To-day has been warm, very warm and sultry, a day of surprises, beginning with the sudden disappearance of Monsieur X.'s trusted head clerk—a German boy who has been in the office for fifteen years and who knew every phase of the situation. What reason on earth could he have had for vanishing like that with all his personal belongings, not leaving one trace behind to show that such a person had ever been? Odd, but certainly done with studied thoroughness.

This afternoon we sat at the end of the garden by the little lake, listless and content to do nothing. The air was ominously still, as I remember it now, and the sun beat down through a yellow haze. Suddenly, without the slightest warning, huge drops of rain began to fall. You can imagine that we scurried up the path as fast as possible, past the old oak, and reached the terrace just before the very heavens opened in a flood and a great shaft of lightning, like a sword, swept down from the sky straight to the oak tree, crushing it completely. My hand trembles a little as I write tonight—it was the suddenness of the onslaught which unnerved me, I suppose, for it was a curious thing that there were no signs of approaching storm except the dull yellow light which we did not notice then.

There was a small dinner this evening and the table was beautiful as usual with old silver and candles which shed their warm light about—all lovely and luxurious. Monsieur R., M.P., did his best to draw out the political opinions of the party, but conversation, quite contrary to custom, was fitful. I think every one was a little unstrung by the afternoon's experience and the air even yet is full of electricity.

During one of the unwelcome pauses of the dinner a motor came panting up the drive and "Uncle Henri" burst in, virtually hatless and coatless, fairly bristling with political news and very much annoyed that something, anything, had wrecked his normal existence for a moment. But this something which has happened is terribly serious. The French trains are not going beyond the frontier to-night, and part of "Uncle Henri's" agitation was due to this fact as he had been obliged to walk a few hundred yards to get the Belgian train. In the excitement of such an unheard of proceeding he had plunged ponderously along in the dark and mud with his fellow-travellers and incidentally lost his luggage and his valet, the ineradicably English James. Nobody took in the seriousness of such a strange tale at first, for Uncle Henri is, before all, tres comedien. But why was he not in Russia as he was expected to be? Very good reasons indeed, for it appears that Austria and Serbia and Germany and Russia are about to jump down each other's throats, according to widespread rumor. France, too, is writhing in suppressed excitement which one cannot understand, with conditions growing worse every minute. It would seem rather left-handed for Germany and Russia to reach around through France to cross swords.

Timid little Madame N. asked if these things might indicate War. Everybody scouted the idea and ridiculed the thought of the hard-headed, common-sense, Western world doing anything so absurd. So we will leave it to the diplomats to settle the difficulty. I am glad that they can.

July 31st, Friday.

Yesterday was only a preliminary to the seething in the tea-pot which exists as to-day's events show—everybody is bewildered at the tremendous things that have started and the equally tremendous things that have stopped. What does it all mean? There is the greatest excitement aroused by the foreign news in the evening papers, announcing in glaring headlines a diplomatic rupture between Germany and Russia. So it's true! Probably your seismic stock market has already foretold coming disturbance, but for Europe it is a positive bomb. Already here in Liege not more than half of the daily four hundred and eighty trains have passed the city, and it is reported that none of these go beyond the frontier.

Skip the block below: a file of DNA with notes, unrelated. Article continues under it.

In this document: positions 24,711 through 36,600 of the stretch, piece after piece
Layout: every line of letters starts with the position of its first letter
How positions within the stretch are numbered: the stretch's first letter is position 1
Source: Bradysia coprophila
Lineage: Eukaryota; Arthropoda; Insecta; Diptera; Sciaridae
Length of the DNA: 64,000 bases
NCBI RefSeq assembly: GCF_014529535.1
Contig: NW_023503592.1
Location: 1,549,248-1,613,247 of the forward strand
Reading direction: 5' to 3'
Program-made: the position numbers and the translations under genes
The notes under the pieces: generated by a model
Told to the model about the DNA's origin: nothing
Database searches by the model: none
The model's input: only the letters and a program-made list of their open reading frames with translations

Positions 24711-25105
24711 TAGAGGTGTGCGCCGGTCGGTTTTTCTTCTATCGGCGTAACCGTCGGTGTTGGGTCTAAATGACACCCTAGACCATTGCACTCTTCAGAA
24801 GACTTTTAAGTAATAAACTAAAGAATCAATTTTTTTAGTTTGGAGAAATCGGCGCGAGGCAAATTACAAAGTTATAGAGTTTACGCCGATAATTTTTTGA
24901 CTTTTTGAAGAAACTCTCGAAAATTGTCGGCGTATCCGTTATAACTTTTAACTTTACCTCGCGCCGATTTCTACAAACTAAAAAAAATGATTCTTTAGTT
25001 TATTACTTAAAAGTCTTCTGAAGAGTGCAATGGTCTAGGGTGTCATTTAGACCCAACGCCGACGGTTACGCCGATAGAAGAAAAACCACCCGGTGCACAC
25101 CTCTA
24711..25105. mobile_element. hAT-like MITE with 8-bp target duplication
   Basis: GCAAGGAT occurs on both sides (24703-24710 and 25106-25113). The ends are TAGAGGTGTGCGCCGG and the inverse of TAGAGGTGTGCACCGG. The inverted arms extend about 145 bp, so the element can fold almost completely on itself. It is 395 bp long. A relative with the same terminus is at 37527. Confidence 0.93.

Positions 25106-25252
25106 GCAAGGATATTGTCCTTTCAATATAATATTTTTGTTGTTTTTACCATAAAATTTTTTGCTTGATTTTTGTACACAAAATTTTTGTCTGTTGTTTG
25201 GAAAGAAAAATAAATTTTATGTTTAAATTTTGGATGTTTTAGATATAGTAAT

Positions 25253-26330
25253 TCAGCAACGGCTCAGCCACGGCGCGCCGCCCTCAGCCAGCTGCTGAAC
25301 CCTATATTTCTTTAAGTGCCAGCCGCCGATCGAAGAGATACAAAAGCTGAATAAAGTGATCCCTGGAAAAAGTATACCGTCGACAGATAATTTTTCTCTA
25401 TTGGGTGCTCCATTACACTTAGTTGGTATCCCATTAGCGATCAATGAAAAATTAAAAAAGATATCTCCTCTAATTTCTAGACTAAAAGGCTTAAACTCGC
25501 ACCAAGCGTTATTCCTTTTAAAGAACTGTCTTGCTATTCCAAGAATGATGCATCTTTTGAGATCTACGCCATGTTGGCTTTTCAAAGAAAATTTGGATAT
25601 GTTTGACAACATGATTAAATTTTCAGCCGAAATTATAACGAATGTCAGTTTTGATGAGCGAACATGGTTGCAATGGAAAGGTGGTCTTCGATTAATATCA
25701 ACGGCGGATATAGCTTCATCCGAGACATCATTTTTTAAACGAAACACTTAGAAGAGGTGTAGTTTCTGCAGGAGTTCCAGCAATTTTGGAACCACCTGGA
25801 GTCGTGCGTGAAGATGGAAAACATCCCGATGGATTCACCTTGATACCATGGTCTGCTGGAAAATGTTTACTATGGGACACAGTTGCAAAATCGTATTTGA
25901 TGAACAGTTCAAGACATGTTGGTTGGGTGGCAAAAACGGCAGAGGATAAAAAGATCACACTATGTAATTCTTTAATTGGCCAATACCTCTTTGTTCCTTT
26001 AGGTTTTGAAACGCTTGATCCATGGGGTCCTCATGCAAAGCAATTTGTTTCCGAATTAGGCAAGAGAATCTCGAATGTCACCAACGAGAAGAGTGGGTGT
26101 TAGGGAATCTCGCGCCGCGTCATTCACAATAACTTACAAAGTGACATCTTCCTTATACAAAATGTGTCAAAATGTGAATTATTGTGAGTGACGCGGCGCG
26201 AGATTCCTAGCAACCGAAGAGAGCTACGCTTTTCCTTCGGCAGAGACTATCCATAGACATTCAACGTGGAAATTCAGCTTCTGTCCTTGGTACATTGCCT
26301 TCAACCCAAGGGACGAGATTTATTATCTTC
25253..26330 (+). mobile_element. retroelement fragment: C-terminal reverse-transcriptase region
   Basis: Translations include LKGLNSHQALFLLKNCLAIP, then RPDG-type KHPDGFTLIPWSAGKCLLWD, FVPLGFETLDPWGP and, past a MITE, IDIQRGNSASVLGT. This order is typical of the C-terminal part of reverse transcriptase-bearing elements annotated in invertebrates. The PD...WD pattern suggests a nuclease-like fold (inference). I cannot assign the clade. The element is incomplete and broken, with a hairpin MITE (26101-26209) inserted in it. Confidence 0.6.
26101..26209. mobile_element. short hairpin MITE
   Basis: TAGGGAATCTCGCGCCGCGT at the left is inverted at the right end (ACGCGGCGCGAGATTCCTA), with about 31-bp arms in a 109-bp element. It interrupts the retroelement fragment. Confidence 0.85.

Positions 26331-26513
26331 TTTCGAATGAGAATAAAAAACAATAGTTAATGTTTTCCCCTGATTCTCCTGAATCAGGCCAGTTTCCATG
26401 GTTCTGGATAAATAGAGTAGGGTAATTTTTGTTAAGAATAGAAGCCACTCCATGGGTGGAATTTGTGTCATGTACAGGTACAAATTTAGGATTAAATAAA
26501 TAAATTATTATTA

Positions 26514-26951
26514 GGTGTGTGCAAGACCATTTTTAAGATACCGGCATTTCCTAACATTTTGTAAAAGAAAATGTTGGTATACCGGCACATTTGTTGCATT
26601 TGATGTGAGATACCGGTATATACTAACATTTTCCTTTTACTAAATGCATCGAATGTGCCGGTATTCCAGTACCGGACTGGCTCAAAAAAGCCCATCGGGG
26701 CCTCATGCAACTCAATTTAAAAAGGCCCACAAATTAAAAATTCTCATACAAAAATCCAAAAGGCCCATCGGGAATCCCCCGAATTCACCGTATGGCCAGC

August 1st, Saturday.

Today the papers announce the stunning news that Germany has declared war against Russia. The report must be sufficiently authentic, for, as if by magic, the Belgian army is already gathering itself together with an almost superhuman rapidity, proof of which we have had in the masses of troops that have been passing the chateau all day. Yesterday, trouble was a newspaper rumor; today, deadly earnestness. And what excitement all about! The air is positively charged and the whole community is agog; people with anxious faces accost each other in the street; farmers neglect their crops to come into town, bank clerks lay down their pens and shop doors are beginning to close.

August 2nd, Sunday.

The world has suddenly become nothing but people, and the transition from the peaceful, care-free existence of four days ago is so great that I cannot write intelligently, today, because so much is happening. Following on His Majesty King Albert's magnificent discourse [Vive le roi!], the spirit of a great and glorious decision has set the empire in motion. The vast machine moves—though some of the bolts creak and protest a little in their rusty coats and the earth trembles to the rhythm of tramping feet. Hundreds of soldiers and cannon have been passing all night, and this morning routes in every direction are blockaded by detachments from different regiments. There are uniforms of all types and colors, the ensemble looking like a variegated bouquet snatched hurriedly by the wayside; the sorting will come later, one doesn't ask how. The old farm at the end of the garden has been turned into a barracks, and recruits are being drilled among the apple trees in the orchard. The excitement is intense—one treads carefully fearing to be the first to prick the bubble. The newspapers are disquieting, as it appears now that Germany will probably declare war against France, too, and is contemplating passing through Belgium by Namur or Luxembourg to the French frontier. That is a rather offensive threat, as, of course, there is the neutrality of Belgium and one cannot get away with that. We consider ourselves most lucky to be here rather than in France.